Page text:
Model makers are one heck of a competitive group of people. It's a good thing - it makes the art better and better. Good model makers always want to get to that "next level". It's not unlike other arts or music. I love to see what others do and sometimes I'm blown away. Take for example, functioning miniature V-8 engines, or huge R/C 747s, or some of the Gibbs & Cox ship models from the 40's (let's not forget August Crabtree). I used to make more R/C boats professionally, but true R/C afficianados want to be able to claim credit for the performance of their model themselves.
Sometimes there are aspects to our competitiveness that have to be watched. Often a model-maker looks at what another model-maker has in front of them and unconsciously assumes that they are seeing that model-maker's best work. This is how we reassure ourselves of our abilities and is natural.
Unfortunately, such comparisons may be flawed...
You will never, ever, see our best works, unless you are our customer, or the work is on display in public. Why? We can't risk traveling with works that are either too fine, or at a stage of construction where the details are too delicate. Dealing with preparations for shipping is scary enough.
You may be familiar with intricate models made from pieces of bone or toothpicks by someone imprisoned for decades. With nothing else to do for 20 years, it was probably therapeutic and the only thing to do. I can't imagine... Occasionally we run into someone that has been working on a single model for over 20 years. It's not the same situation, but what they have is usually wonderful.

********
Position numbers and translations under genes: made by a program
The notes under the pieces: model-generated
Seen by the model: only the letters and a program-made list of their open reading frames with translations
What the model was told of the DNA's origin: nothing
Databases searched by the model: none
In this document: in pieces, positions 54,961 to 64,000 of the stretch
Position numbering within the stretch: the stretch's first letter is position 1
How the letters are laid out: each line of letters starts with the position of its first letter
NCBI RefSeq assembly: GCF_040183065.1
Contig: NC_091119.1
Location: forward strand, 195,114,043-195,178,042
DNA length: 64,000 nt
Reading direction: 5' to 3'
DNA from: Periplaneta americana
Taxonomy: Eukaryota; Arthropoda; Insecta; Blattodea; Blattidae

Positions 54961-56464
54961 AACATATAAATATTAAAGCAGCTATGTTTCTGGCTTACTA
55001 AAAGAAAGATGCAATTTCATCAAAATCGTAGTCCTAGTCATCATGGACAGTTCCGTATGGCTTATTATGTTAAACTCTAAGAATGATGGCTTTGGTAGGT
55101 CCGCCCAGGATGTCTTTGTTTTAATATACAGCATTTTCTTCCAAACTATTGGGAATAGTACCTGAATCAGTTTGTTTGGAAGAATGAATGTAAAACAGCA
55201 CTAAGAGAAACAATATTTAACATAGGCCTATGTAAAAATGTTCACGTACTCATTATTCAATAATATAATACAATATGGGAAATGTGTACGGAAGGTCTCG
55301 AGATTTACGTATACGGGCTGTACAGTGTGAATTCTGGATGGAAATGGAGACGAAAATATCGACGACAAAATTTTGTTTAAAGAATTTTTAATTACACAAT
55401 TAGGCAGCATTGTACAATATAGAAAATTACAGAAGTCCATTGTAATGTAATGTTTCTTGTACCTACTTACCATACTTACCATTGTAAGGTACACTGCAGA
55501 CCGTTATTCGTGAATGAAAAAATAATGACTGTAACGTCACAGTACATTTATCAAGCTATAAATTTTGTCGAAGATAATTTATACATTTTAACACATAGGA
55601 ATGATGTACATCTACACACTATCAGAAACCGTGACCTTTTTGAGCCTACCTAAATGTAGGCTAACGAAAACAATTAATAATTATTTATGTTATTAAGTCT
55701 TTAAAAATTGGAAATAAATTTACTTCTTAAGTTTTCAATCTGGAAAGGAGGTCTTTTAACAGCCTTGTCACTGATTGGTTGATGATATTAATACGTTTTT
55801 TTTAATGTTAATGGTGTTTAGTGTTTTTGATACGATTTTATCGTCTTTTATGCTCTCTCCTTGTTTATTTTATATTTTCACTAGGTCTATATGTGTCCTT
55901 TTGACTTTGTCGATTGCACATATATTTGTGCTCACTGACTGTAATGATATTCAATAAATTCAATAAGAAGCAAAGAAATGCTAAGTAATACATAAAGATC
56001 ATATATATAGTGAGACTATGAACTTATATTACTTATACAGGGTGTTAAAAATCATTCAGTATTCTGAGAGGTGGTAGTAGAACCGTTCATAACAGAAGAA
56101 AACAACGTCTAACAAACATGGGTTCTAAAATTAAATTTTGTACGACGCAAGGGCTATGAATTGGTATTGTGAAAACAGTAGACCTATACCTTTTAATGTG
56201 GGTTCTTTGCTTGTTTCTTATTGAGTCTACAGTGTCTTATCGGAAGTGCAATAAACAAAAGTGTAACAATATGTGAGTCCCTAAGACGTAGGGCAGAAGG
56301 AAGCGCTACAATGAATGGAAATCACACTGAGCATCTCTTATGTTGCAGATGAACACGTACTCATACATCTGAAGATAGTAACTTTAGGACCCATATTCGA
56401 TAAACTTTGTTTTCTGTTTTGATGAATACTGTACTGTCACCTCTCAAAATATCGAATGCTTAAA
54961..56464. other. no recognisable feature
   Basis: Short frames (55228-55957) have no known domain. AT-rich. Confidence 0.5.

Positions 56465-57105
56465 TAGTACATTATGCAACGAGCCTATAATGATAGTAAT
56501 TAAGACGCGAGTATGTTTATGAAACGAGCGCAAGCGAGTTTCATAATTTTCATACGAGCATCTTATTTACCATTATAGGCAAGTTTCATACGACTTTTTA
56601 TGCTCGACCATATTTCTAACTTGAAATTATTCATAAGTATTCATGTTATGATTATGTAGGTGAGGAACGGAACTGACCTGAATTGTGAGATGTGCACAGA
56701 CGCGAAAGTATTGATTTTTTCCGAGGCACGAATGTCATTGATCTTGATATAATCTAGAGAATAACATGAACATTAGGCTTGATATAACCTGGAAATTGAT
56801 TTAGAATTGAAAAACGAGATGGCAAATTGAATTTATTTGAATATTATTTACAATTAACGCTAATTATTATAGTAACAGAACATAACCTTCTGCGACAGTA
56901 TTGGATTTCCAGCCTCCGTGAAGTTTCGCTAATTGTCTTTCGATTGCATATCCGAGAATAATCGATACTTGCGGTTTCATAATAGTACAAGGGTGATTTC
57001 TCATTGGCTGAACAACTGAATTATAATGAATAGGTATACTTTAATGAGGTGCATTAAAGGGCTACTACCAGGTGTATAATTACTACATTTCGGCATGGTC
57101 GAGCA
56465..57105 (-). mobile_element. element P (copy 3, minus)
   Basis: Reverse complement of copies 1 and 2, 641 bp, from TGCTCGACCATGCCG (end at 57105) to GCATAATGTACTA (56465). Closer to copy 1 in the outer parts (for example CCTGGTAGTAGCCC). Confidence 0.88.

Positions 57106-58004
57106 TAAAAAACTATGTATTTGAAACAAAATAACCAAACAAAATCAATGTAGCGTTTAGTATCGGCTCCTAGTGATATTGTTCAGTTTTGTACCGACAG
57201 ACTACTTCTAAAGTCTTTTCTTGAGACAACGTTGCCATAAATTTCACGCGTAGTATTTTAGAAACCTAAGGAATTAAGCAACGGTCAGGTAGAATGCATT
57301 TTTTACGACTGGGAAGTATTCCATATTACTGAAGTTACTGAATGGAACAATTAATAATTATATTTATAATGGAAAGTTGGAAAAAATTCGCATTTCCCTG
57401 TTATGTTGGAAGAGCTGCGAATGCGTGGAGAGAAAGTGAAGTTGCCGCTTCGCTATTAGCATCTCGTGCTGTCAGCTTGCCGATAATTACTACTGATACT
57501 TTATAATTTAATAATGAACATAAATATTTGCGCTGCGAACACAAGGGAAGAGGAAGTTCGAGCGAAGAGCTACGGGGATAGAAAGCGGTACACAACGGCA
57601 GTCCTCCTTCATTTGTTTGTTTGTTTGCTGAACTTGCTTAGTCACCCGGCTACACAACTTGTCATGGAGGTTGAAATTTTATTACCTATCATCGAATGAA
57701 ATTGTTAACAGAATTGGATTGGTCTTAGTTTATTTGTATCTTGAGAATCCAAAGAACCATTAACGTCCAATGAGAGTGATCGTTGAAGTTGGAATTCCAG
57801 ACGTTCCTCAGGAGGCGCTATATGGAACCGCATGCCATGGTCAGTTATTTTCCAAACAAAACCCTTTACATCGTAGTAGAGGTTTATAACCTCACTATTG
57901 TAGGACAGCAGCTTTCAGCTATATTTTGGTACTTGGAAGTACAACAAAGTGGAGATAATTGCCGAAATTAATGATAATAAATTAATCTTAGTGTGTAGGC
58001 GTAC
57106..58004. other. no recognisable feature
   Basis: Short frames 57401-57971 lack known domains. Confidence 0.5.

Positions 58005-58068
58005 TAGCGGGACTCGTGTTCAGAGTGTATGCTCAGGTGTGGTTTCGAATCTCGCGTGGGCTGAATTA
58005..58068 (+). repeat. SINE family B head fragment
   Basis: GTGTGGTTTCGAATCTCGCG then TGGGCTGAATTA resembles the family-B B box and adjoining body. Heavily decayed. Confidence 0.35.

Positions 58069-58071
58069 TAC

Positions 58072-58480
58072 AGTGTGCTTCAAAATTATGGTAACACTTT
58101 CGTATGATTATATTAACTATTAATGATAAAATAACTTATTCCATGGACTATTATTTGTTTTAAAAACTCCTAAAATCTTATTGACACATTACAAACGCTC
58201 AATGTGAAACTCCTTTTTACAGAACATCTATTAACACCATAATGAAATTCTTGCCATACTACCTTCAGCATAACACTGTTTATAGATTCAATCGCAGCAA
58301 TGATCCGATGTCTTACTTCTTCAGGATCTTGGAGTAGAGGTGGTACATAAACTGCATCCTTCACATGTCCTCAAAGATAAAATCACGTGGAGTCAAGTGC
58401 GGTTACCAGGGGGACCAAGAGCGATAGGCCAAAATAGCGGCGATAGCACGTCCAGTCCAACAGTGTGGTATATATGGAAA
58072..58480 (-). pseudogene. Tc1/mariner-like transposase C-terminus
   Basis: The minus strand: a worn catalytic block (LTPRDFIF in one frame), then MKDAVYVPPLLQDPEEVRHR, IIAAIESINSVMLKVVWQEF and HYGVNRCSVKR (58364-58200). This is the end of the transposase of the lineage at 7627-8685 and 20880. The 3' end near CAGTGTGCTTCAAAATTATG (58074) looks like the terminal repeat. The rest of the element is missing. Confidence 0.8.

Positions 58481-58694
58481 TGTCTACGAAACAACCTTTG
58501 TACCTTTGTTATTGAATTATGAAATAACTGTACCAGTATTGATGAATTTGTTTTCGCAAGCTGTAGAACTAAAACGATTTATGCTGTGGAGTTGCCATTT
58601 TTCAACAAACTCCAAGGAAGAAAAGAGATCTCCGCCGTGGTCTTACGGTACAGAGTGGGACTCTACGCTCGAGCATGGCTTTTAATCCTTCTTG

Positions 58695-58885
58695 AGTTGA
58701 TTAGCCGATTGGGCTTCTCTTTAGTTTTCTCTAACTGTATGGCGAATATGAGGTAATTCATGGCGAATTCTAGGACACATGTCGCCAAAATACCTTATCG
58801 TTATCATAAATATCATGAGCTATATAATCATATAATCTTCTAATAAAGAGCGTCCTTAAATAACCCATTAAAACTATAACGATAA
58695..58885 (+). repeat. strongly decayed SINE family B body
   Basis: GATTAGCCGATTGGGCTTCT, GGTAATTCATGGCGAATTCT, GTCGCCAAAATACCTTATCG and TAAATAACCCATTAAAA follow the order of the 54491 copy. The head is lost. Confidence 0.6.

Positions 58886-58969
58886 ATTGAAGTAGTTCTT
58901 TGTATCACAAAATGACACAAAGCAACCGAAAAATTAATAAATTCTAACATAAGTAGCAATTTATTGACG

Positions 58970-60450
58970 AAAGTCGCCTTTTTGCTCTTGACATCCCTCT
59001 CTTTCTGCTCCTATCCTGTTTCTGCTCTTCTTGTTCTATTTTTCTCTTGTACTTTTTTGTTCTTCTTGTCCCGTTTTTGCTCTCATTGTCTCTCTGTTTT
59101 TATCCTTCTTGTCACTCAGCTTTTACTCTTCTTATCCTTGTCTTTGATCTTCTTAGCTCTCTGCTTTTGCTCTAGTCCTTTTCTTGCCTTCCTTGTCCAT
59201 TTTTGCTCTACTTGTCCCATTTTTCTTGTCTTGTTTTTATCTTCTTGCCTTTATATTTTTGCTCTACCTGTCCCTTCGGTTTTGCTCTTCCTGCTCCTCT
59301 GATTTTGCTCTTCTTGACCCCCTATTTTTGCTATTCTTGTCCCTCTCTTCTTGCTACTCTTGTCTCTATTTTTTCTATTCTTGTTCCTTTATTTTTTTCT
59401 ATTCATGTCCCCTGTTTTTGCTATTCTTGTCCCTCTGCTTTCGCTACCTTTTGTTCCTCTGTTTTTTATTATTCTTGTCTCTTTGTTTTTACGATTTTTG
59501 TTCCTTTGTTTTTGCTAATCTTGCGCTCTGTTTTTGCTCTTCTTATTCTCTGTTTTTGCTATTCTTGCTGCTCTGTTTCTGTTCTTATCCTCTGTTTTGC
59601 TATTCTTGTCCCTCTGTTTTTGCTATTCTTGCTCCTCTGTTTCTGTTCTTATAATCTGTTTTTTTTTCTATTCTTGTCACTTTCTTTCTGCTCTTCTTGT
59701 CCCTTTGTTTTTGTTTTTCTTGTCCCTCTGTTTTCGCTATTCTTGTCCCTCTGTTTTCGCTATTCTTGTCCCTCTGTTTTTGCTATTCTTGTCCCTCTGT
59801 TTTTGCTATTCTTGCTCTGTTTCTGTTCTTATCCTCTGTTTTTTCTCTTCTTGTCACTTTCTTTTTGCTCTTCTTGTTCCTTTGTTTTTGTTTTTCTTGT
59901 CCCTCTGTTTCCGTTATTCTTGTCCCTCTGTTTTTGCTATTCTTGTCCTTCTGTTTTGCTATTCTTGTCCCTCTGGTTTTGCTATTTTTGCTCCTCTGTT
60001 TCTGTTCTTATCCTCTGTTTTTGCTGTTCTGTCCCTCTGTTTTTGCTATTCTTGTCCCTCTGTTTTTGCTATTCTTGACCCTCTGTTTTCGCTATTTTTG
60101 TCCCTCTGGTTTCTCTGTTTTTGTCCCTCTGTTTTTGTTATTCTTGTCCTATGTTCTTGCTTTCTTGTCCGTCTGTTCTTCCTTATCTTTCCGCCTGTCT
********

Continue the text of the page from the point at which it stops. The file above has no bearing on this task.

We've got to be careful about our comparisons. Often times between apples and oranges. We look at someone else's great work and become depresssed. Why? Model-making is about learning and getting better. If it is that great, learn from it. Bear in mind that your own work may be better than you realize.
I will say it again, "you cannot know what you don't know". This means that while you've got your chest out about your great skills, someone will come along and "blow you away", because you weren't paying attention.
Your most important competition is with yourself. Work on learning more. Judge yourself fairly. Make models that you like and in the way that you believe they should be made. You will probably change your beliefs every now and then, but if you keep growing, you'll be contributing to the world of model-making.
"Always sign your work. It's very sad to see a great model with no way of knowing who made it."